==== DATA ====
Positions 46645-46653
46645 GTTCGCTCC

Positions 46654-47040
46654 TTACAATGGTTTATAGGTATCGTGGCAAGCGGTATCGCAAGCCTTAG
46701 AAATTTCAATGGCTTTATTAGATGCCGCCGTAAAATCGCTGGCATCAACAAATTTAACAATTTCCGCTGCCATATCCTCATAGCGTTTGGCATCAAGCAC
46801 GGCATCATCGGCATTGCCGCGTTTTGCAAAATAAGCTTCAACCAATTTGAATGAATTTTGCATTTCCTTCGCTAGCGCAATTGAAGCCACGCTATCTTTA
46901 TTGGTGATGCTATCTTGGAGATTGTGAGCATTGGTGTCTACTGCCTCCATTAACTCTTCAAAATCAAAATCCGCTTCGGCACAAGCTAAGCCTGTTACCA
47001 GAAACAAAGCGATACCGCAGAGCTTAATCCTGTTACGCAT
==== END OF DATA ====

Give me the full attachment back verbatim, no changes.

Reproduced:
Positions 46645-46653
46645 GTTCGCTCC

Positions 46654-47040
46654 TTACAATGGTTTATAGGTATCGTGGCAAGCGGTATCGCAAGCCTTAG
46701 AAATTTCAATGGCTTTATTAGATGCCGCCGTAAAATCGCTGGCATCAACAAATTTAACAATTTCCGCTGCCATATCCTCATAGCGTTTGGCATCAAGCAC
46801 GGCATCATCGGCATTGCCGCGTTTTGCAAAATAAGCTTCAACCAATTTGAATGAATTTTGCATTTCCTTCGCTAGCGCAATTGAAGCCACGCTATCTTTA
46901 TTGGTGATGCTATCTTGGAGATTGTGAGCATTGGTGTCTACTGCCTCCATTAACTCTTCAAAATCAAAATCCGCTTCGGCACAAGCTAAGCCTGTTACCA
47001 GAAACAAAGCGATACCGCAGAGCTTAATCCTGTTACGCAT